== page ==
Re: adult strabismus
- From: "David Robins, MD" <trashadd5@xxxxxxxxxxx>
- Date: Thu, 08 Jun 2006 22:10:32 -0700
On 10/11/05 5:42 PM, in article bflok19b98eok44suq5s4hisirqc9rmipj@xxxxxxx,
"Neil Brooks" <Neil0502@xxxxxxxxx> wrote:
"Susan" <snewman@xxxxxxxxxxx> wrote:
My name is Susan, I am 41. I have had strabismus since I was 3. My
eyeglasses and contacts always straightened my lazy eye until I turned
33! I had muscle surgery in 1997. I was happy for awhile, but over
time I began having trouble making eye contact with people again. The
degree to which my left eye crosses is subtle but it was completly
straight for 30 years with my prescription. My prescription by the way
is +5.50 in both eyes with an add on for reading of +1.50. I also have
a strong family history of glaucoma and my pressures are up. I am in
the process of making an appointment with my regular doctor to do a
full work up for the glaucoma. I know I have to consider the glaucoma
problem first, but I don't know what to do about another muscle
surgery. I just recently went back to work after raising my family and
I don't know if the risks of surgery are worth it. I have never had
double vision. Is it likely that I may have double vision after
surgery? What are some of the other side affects related to muscle
surgery? I would love to have my old self confidence back but is it
worth the risk? Somebody Help!!!
[long winded answer. Just back from a bike ride and a little wired!]
I'm NOT an eye doctor, but a 41 year old who was born with strabismus
(got ya' beat!) ;-) I've had three alignment surgeries. I've learned
a thing or two along the way ... though little to nothing about
Does it turn when looking at near objects only, at far objects only,
or both? Do you know whether it turns the same amount no matter which
way you're looking, or whether the amount of turn varies? These are
important questions that a strabismusologist will look at.
At age 41, when you and I are becoming presbyopic (us highly
farsighted people usually get presbyopic earlier than most), you're
losing whatever accommodation you had. This makes me wonder if what
you're seeing is accommodative esotropia (turning of that left eye due
to uncorrected farsightedness). Because you say that your eyeglasses
AND contacts (presuming you wore them separately) kept your eyes
straight, I'm thinking this may be important. Contacts don't have
prism in them, per se, so they have no mechanical ability to
straighten your eyes. If, indeed your eyes were straight with
contacts, its likely that your esotropia is, at least in part,
Was that +5.50 prescription measured with your eyes dilated?? You may
need the eye doctor to do what they call a 'cyloplegic refraction' and
push your eyeglass/contact prescription to "maximum plus." That would
relieve any accommodative component to your eye turn, allowing them to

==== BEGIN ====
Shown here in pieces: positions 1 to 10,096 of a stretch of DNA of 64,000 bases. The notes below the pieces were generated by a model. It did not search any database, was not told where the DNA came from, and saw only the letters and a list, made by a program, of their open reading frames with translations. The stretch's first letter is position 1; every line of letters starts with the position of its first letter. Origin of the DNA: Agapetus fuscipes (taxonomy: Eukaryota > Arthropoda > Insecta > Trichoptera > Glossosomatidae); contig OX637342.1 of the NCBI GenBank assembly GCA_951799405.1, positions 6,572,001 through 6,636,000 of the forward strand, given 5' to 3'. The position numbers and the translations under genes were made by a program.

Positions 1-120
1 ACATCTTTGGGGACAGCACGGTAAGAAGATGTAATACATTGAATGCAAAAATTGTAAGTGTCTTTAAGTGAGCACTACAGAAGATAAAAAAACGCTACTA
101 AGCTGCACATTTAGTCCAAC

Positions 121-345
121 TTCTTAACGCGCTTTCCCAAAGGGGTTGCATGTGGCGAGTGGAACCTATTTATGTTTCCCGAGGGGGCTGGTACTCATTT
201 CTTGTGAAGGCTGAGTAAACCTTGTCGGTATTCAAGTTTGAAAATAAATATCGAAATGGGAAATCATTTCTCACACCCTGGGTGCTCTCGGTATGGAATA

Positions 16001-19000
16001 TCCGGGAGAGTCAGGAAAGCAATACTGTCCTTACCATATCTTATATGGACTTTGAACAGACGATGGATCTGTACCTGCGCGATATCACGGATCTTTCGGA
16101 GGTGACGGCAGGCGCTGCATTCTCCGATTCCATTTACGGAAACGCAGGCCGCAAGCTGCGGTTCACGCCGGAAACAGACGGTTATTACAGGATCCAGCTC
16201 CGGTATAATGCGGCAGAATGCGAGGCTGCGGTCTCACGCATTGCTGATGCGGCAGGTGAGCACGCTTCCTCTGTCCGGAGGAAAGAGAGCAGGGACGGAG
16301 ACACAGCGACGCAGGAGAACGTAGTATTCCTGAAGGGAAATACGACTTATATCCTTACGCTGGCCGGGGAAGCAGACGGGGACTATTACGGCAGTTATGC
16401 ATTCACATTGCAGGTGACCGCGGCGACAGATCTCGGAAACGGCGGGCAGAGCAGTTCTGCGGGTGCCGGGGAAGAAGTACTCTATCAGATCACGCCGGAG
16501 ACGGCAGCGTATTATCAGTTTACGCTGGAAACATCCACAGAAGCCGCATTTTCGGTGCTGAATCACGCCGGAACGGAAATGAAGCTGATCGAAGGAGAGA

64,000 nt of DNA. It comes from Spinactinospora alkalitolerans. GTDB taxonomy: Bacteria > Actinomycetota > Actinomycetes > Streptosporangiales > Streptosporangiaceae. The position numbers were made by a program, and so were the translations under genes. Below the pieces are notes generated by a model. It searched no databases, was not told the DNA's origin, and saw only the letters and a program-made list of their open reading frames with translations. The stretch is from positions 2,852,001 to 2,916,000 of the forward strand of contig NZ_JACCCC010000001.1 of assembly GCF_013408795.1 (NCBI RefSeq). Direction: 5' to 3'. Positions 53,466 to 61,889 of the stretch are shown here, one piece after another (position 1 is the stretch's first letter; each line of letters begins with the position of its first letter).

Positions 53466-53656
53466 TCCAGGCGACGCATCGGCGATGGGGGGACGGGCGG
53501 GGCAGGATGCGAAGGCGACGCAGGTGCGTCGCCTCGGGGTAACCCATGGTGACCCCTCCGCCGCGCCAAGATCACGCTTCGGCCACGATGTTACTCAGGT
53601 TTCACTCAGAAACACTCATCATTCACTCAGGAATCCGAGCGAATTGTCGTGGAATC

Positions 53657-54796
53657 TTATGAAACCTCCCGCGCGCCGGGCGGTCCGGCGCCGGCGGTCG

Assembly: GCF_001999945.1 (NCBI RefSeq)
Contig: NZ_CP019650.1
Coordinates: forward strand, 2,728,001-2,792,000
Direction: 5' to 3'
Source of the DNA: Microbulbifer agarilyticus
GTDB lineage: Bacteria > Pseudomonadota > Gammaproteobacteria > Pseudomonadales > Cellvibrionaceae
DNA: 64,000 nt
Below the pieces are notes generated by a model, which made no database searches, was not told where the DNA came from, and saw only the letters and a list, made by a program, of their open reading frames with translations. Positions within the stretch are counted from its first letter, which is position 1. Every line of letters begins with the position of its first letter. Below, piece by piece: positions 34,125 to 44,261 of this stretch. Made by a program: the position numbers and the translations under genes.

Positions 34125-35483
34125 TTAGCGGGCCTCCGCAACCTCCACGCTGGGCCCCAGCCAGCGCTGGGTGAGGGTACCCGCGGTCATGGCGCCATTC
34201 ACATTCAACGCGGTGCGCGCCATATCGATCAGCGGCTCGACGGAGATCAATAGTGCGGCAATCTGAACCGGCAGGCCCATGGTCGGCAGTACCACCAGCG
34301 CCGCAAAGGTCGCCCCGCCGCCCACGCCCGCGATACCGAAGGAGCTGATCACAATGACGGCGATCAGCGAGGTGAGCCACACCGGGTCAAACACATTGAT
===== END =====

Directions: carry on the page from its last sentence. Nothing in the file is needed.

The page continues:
determine how much, if any, eye turn remains.
You also may want to talk with your strabismus ophthalmologist about
"Prism Adaptive Trials," especially since you've already had a
strabismus surgery. The theory of PAT is that--like farsightedness,
you /may/ have more strabismus than is readily apparent. They put
prism lenses on you, in increasing strengths, over a several week
period, to determine the 'true' amount of esodeviation (eye turn) that
you have. IF it's enough (usually, surgery is indicated at around 12
diopters or more of esodeviation) then it may be worth your while.
Have you considered wearing prisms in eyeglasses /instead of/ surgery?
As to the surgery itself: it's pretty common, as I'm sure you know.
These days, some surgeons are using what's known as "Delayed
Adjustable Suture" technique. I should know. As far as my surgeon
knows, I came up with the idea ;-) This means that--after the
surgery--they leave the sutures dangling from the eyes, allowing the
swelling to subside over a few days. Then, in an office visit, the
surgeon sort of 'fine tunes' the result as he ties off the sutures.
It enhances the surgical result. Is it /likely/ that you'll have
double vision after surgery?? If you have a big deviation now, and
you aren't seeing double /with/ it, then a successful surgery
shouldn't leave you with double vision.
We'd have to understand a little more about the specifics of your
deviation to give much more feedback. I'm hoping that Dr. David
Robbins will jump in here. He's a strabismus ophthalmologist who,
doubtless, knows heaps and heaps more than I ;-)
All the best, Susan ... and ... don't worry too much about the
strabismus. It's pretty fixable ... in several ways.
Can't add much to what Neil said without an exam with all the particulars.
However, if the angle is noticeable but small WITH GLASSES ON (they will
cross when off, of course), then you might be a candidate for BOTOX
injection to help straight the eye(s) without surgery. Works better for
small angles, although it is less predicable than surgery. Also, less prone
to overcorrections than undercorrections.
Prisms really are for diplopia help, not so much for cosmetic strabismus,
although prisms can make the deviated eye seem less deviated when observed
through the glasses.
David Robins, MD
Board certified Ophthalmologist
Pediatric ophthalmology and adult strabismus subspecialty
- Prev by Date: Re: New Experimental Technique for Correcting Presbyopia
- Next by Date: Re: Adult Strabismus Surgery
- Previous by thread: New Experimental Technique for Correcting Presbyopia
- Next by thread: Cataract Surgery and Choice of Focal Distance